As you move through your journey of learning about and applying differentiated instruction methods, one of the terms you will come across is tiered assignments. So, what is a tiered activity anyway?
Tiered assignments are a way of getting everyone to the same goal (learning a concept or skill) by using different strategies and methods. It is important to understand where each student is starting from if you are going to use this, or any, method of differentiation.
The goal here is to get the children started on the path to learning from a point where they are comfortable. This is not to say that everything should be made easy for them. On the contrary, each student should have a task that challenges them at a level where they will have a chance to succeed and move on. Students get to experience a challenge, but they also get to experience the success of learning and moving beyond the challenge.
When applying differentiated strategies, it is very important to keep up with assessments of where the students are starting out and how much they are progressing. Before plans are made, the teacher needs to get a grasp of where each learning is starting. In a typical classroom today, this could be a very wide spread of abilities and understanding indeed. In tiered activities, each student is given the opportunity to learn and then demonstrate understanding based on their individual strengths and interests. There are typically options presented for the students to choose from when it comes to assignments.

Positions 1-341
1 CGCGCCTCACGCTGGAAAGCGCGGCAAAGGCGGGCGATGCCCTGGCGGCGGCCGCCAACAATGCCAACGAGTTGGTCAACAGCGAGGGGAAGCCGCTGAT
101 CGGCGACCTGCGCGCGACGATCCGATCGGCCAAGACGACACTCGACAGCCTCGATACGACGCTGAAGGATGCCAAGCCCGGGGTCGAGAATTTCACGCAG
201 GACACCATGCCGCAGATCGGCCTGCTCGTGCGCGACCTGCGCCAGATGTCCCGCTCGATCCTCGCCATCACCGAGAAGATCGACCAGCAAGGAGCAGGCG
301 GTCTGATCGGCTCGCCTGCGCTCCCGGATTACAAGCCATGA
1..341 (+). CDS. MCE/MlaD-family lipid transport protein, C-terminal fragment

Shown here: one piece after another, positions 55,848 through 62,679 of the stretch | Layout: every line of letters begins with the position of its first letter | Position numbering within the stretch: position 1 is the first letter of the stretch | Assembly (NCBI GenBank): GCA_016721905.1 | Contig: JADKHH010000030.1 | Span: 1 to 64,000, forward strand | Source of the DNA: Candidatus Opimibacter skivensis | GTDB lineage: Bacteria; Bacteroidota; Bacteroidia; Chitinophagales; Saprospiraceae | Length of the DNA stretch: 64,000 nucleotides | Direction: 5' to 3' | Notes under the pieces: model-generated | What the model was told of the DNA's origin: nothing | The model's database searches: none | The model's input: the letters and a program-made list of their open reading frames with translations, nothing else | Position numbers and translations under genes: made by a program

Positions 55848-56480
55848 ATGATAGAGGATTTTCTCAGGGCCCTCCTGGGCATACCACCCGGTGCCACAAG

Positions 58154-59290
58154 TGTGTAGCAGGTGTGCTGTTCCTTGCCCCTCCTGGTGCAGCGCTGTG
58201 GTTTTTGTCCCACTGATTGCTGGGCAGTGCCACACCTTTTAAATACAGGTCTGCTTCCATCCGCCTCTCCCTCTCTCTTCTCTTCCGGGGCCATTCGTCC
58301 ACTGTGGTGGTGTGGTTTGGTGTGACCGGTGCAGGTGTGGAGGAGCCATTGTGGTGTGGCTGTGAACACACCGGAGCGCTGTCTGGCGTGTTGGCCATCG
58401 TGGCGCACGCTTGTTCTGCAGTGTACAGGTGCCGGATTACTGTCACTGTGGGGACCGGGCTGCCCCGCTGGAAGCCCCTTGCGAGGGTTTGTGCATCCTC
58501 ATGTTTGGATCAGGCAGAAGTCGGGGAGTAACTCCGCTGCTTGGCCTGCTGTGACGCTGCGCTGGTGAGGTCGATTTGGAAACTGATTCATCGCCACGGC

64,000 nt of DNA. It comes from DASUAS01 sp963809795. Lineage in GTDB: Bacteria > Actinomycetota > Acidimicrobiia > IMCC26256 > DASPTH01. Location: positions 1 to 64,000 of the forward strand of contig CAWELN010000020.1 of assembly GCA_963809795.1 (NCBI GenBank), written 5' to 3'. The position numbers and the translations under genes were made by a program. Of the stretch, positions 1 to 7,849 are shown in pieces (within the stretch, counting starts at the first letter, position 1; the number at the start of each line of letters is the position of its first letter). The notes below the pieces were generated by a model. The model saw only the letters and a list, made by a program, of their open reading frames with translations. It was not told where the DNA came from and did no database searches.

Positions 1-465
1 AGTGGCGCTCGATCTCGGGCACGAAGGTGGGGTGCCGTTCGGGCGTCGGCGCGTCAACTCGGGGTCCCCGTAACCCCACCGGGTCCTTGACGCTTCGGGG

At this point, you are probably following along, but wondering who has time to do so much planning and assessment. Well, it certainly can be a challenge to address the needs of so many diverse learners in a classroom. The idea is not to come up with a separate lesson plan for each student. You will be seeing where they are starting out and then breaking it down to something manageable like three or four groups. Depending on the objectives of the lesson and the subject matter you are focusing on, you can then offer choices in activities that are appropriately challenging for each group.
Here are a few books that have received good reviews from teachers. These are filled with ideas for tiering activities and keeping things at an appropriate level in your classroom. If you already have your hands full with the day to day activities in your classroom, these books of ideas and activities can be a real time saver. To get you started, here is an example of how to do this with a newspaper activity.